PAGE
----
Weather Warnings and Advisories
Please see our impact vs likelihood information below.
There are many variables that come with each warning and we take into account the time of year, the time of day and also the conditions running up to the severe weather event.
Summer warnings tend to be issued under slightly less severe weather than in winter time. In summer there are many more people on the IOW along with a dramatically increased amount of people outdoors enjoying various activities and inevitably a larger amount of people driving on the islands roads, so here is a rough guideline to different weather types and the warnings associated with them.
These are issued for very limited or extremely localised severe weather. The conditions may still cause a few disruptions to outdoor events and activities as well as a few travel disruptions or delays.
We also issue advisories for extremes of temperature:
In summer when the temperature is expected to be higher than 30’c during the day and/or not fall below 20’c at night.
In winter when the average temperature is expected to remain below 3°C for a period of 36 hours or longer.
A frost alert will be issued if the temperature is likely to fall below 3°C at any time of the year, but will be covered by our regularly updated frost maps.
We also issue separate Large Wave Advisories for Eastern and Southern parts of the island during the summer months if the swell is likely to be in excess of 2 meters.
Other weather types can include: Ice/Black Ice, Snow, Fog, Large Waves, Storm Surge, Flooding, Heavy Rainfall, Thunderstorms, Squalls and Frequent Wind Gusts reaching 45-55mph between 1st April and 30th September, although we do not issue wind advisories outside of these times.
An early warning or watch will be issued if the risk of severe weather is either very uncertain or is more than 72 hours ahead.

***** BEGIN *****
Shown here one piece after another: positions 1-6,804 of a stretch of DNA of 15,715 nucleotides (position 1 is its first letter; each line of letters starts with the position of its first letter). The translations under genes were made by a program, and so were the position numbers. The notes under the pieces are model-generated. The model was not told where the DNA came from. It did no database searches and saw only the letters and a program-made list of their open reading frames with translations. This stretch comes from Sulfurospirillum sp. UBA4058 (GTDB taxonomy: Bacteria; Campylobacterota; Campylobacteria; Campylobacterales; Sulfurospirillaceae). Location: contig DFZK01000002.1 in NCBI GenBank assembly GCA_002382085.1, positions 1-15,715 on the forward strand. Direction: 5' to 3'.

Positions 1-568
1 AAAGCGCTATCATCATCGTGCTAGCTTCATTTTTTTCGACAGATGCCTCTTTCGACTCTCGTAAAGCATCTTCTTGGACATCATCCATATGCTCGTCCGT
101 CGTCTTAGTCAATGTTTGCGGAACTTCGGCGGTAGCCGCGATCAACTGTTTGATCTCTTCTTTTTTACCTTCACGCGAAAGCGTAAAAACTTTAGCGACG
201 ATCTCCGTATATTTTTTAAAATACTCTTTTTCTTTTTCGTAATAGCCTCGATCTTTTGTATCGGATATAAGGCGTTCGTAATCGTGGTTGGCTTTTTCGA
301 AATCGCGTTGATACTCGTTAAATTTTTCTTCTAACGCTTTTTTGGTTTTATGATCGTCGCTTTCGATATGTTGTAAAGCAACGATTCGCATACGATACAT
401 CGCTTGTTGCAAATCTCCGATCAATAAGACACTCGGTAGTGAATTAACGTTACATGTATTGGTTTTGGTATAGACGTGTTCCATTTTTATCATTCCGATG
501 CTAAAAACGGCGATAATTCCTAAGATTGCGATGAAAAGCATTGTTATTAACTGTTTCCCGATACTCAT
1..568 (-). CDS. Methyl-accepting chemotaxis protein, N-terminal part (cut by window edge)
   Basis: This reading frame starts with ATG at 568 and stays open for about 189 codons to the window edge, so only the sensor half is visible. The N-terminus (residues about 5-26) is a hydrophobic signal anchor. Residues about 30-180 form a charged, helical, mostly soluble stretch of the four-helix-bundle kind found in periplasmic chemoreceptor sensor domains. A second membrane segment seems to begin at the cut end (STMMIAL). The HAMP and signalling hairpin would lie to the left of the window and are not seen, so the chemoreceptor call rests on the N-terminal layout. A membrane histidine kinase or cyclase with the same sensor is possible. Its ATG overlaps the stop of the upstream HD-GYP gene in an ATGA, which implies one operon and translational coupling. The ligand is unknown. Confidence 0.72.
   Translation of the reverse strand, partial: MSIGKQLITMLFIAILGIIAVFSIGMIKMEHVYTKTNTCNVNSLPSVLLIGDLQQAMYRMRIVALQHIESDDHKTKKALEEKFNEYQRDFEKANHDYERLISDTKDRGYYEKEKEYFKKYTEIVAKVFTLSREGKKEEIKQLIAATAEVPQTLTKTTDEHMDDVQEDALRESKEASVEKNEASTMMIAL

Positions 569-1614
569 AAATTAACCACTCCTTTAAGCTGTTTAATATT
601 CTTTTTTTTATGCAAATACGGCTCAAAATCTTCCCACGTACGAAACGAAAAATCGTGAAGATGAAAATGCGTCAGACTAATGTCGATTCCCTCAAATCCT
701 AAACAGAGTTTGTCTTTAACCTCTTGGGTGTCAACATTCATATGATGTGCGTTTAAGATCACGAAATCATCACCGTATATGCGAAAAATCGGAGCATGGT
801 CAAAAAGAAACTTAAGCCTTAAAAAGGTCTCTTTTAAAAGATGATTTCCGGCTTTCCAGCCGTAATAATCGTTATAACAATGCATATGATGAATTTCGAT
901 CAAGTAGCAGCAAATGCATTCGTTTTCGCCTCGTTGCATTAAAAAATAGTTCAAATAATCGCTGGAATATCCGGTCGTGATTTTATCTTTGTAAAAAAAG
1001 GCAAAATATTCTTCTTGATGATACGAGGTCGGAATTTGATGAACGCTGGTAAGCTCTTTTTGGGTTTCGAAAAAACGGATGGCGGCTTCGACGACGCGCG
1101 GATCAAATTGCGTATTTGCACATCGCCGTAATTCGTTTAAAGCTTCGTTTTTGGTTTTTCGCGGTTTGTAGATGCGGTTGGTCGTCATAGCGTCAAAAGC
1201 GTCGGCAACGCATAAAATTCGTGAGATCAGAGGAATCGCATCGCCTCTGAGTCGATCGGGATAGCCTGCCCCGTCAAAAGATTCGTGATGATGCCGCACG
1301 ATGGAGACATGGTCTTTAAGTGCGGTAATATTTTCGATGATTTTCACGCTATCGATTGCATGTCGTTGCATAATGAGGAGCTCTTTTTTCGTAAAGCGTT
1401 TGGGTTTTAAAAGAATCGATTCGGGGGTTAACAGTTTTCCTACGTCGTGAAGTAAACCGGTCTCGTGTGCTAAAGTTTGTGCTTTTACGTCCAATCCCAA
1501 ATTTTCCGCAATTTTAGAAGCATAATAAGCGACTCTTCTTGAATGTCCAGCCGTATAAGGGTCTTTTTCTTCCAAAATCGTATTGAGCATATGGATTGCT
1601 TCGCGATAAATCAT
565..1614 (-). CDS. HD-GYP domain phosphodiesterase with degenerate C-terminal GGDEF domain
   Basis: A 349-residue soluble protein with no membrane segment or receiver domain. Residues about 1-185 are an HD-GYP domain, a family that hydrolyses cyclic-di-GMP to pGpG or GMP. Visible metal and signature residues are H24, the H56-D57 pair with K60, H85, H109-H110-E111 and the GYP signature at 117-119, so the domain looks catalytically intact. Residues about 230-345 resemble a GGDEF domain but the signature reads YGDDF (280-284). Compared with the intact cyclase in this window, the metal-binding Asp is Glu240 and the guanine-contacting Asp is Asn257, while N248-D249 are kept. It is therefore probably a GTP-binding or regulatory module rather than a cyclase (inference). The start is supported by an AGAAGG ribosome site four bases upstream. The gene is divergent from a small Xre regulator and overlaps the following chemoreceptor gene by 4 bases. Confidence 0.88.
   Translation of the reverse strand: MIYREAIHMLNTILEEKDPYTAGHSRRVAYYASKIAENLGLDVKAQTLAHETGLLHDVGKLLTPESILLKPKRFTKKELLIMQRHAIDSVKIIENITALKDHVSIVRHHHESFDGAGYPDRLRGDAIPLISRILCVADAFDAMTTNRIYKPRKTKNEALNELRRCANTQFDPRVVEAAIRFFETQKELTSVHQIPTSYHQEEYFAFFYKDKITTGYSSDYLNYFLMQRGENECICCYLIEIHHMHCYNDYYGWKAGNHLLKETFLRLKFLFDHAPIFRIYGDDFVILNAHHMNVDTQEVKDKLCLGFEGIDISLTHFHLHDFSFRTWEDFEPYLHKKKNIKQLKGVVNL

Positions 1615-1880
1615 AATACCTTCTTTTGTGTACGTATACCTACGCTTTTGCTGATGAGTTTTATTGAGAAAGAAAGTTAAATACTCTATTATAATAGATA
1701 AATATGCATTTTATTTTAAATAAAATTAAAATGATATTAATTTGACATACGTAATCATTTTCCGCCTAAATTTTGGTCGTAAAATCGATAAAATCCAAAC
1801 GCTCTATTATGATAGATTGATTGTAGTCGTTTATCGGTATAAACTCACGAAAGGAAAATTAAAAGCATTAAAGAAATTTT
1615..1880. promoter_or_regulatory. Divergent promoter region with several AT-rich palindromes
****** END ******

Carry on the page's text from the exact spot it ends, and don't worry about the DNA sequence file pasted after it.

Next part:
Weather types can include: High Winds, Heavy Rainfall and Snow.
A Severe Weather Warning will be issued if severe weather is likely within 72 hours and under exceptional circumstances 96 hours.
YELLOW WARNING means there is a risk of disruption to everyday activities such as outdoor leisure activities as well as the potential for some travel disruptions. There may be some property damage depending on the weather type and there may also be a risk of accident or injury due to the weather if you are spending time outdoors.
Weather types include: Large Waves, Storm Surge, Flooding, Heavy Rainfall, Thunderstorms, Snow, Ice or Black Ice, Freezing Rain, Fog, Squalls and Frequent Wind Gusts reaching 55-70mph between 1st April and 30th September, or 65-75mph from 1st October until the 31st of March.
AMBER WARNING means A higher likelihood of disruptions and damage could occur than with Yellow Warning along a more widespread risk.
The risk of accident or injury due to the weather is significantly heightened with a potential risk to life. There is also a significant risk of travel disruptions as well as possible power cuts.
Weather types include: Storm Surge, Flooding, Heavy Rainfall, Thunderstorms, Snow, Ice or Black Ice, Freezing Rain and Frequent Wind Gusts reaching up to 70-85mph between 1st April and 30th September, or 75-85mph from 1st October until the 31st of March
RED WARNING means that very dangerous conditions are expected with a significant risk of accident or injury as well as risk to life and property.
It is advisable to take the correct action to protect yourself and others from the severe conditions, and if possible to follow advice given on national and local broadcasts.
Power cuts and severe travel disruptions are also very likely.
Weather types include: Flooding, Extreme Rainfall, Extreme Snowfall, Freezing Rain and Frequent Wind Gusts of 85mph or higher
Planning ahead could potentially save lives, so make a safety plan if severe weather is expected and follow local and national updates on television, radio and online.